Less than 6,000 gastrointestinal stromal tumors (GIST) are diagnosed each year, but these tumors can severely disrupt your health whether they’re benign or malignant. Fellowship-trained gastroesophageal surgeons Marc Ward, MD, and Steven Leeds, MD, diagnose and treat GIST with state-of-the-art surgery at the Center for Advanced Surgery in Dallas, Plano, and Tyler, Texas. Call the practice or schedule a consultation online today if you’re looking for an experienced gastrointestinal surgeon.
A gastrointestinal stromal tumor (GIST) is a soft tissue sarcoma located anywhere in your digestive system, although they usually develop in your stomach or small intestine. They can be cancerous (malignant) or noncancerous (benign).
A GIST starts in some of the autonomic nerve cells in your digestive system. Your autonomic nerves control body functions such as digestion, heart rate, respiration, and other unconscious actions that keep you alive.
Medical researchers believe that genetic changes are the root cause of most GIST cases. Up to 80% of diagnoses are associated with a mutation in the KIT gene. If you have a family history of GIST, your chances of developing these tumors increases.
Small GISTs might not cause any symptoms. However, if your tumor grows, it can cause symptoms that include:
You might also feel a lump or a growth in your abdomen.
The team at the Center for Advanced Surgery provides thorough diagnostic testing to identify GISTs. After reviewing your medical history and symptoms, they complete a physical exam and feel your abdomen.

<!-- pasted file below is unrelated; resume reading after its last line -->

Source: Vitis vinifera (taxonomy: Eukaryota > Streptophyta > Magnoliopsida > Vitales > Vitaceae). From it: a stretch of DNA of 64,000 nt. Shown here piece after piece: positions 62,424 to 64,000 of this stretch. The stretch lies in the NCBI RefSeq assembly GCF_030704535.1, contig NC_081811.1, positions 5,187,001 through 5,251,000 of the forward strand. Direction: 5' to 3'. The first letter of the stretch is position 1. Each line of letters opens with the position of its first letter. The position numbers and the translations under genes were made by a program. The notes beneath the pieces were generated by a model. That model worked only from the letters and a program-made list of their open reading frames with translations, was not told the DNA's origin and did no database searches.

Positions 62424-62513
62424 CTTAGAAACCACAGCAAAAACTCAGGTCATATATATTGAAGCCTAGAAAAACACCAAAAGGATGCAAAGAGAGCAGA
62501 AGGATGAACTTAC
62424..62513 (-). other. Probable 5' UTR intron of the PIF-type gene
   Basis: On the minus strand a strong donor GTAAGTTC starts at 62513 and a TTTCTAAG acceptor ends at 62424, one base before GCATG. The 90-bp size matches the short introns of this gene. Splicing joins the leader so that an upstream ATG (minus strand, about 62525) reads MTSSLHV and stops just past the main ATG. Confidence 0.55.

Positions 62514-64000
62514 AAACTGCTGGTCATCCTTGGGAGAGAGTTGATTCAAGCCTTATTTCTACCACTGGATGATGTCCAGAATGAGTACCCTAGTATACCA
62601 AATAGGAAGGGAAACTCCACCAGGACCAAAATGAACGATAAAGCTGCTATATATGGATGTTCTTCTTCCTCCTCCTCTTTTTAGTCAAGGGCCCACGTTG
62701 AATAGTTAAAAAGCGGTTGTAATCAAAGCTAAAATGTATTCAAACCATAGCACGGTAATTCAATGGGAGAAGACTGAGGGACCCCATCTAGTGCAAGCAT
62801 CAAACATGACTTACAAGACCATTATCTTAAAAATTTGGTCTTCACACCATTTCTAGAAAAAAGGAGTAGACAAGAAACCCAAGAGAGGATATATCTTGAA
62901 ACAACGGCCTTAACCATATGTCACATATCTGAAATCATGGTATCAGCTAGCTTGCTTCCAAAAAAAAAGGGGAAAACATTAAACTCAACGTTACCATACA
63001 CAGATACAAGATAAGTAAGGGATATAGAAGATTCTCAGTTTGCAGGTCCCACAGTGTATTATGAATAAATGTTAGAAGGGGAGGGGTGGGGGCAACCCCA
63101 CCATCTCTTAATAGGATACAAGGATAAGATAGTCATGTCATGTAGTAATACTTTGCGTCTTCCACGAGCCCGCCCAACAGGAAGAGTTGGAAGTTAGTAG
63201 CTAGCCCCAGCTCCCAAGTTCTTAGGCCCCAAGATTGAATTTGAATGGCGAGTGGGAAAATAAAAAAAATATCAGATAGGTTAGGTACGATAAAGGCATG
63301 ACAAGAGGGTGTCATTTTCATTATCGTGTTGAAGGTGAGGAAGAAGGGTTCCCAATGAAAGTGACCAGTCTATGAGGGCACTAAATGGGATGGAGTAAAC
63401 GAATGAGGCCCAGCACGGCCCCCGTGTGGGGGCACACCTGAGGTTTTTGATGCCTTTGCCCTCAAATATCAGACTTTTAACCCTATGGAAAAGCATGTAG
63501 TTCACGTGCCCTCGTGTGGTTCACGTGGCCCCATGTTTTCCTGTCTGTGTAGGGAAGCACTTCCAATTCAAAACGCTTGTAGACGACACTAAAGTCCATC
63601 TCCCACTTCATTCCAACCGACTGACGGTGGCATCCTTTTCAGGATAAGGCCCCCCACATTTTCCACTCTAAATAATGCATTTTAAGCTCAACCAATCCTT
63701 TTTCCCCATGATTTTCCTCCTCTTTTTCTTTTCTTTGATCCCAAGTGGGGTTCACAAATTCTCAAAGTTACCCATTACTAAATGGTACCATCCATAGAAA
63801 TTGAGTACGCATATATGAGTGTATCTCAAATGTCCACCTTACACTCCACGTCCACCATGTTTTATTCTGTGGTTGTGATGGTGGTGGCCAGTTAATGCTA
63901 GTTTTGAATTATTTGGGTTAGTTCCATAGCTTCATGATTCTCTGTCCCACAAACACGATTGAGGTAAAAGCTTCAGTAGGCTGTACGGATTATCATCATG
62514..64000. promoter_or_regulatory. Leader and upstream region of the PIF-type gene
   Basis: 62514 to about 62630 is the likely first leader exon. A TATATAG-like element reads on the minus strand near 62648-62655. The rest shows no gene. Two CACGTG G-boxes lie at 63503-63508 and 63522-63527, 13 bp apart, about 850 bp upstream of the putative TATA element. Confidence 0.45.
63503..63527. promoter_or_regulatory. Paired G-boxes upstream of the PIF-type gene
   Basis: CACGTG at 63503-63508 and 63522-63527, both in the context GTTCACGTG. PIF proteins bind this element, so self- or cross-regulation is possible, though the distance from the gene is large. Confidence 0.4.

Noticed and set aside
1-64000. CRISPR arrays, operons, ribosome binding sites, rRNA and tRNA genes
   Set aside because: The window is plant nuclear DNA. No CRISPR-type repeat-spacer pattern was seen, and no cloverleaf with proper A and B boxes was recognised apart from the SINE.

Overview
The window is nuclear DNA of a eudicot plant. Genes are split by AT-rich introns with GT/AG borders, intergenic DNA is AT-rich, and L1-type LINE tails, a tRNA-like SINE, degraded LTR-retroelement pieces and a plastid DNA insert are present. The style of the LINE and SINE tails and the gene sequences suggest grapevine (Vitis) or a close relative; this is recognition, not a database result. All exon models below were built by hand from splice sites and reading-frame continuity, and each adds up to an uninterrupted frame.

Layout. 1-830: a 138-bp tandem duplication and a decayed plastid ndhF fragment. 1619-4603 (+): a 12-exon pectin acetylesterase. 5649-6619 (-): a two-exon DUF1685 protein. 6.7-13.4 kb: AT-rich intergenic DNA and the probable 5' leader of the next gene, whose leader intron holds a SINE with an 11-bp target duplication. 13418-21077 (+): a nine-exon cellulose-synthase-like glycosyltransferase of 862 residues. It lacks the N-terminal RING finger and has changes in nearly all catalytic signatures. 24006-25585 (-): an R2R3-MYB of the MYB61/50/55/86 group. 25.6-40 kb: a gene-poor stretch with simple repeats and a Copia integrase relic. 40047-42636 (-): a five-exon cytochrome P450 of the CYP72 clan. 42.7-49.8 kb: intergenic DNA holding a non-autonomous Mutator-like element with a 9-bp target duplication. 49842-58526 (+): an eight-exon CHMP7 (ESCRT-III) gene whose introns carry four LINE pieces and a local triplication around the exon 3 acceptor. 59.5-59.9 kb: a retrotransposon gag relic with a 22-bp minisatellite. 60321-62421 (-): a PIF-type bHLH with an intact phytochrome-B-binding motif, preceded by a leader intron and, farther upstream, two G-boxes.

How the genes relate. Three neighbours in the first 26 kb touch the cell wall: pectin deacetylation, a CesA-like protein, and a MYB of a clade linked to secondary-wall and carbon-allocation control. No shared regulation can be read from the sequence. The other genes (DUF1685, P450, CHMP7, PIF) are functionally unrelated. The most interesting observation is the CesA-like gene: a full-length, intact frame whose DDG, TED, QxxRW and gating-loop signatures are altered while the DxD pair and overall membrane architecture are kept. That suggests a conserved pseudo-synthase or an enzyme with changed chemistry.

They also use tests including endoscopy, CT scans, endoscopic ultrasound, and fine-needle aspiration biopsy to confirm your diagnosis.
The team at the Center for Advanced Surgery offers minimally invasive laparoscopic surgeries to remove the GIST from your digestive tract.
General anesthesia is used during laparoscopic surgery. Your surgeon makes a few small incisions in your abdomen and inserts a laparoscope — a thin surgical tube with a light and camera on its tip. The device sends images from inside your body to a screen in the treatment room.
Your doctor slightly inflates your abdomen with gas, which allows for more precise images. Then they insert additional, specially designed surgical instruments into your abdomen to excise and extract your tumor. If necessary, your doctor might remove other tissue.
Depending on the details of your surgery, you might need to spend several days recovering in the hospital. You can usually begin eating normally within a few days, although your surgeon might recommend a special diet.
Recovery can take up to six weeks. Your surgeon provides personalized aftercare instructions. For example, you shouldn’t lift anything heavier than 10 pounds or engage in vigorous physical activity until you have a follow-up appointment and your surgeon says it’s safe.
Call the Center for Advanced Surgery or make an appointment online if you’re looking for expert GIST surgery.
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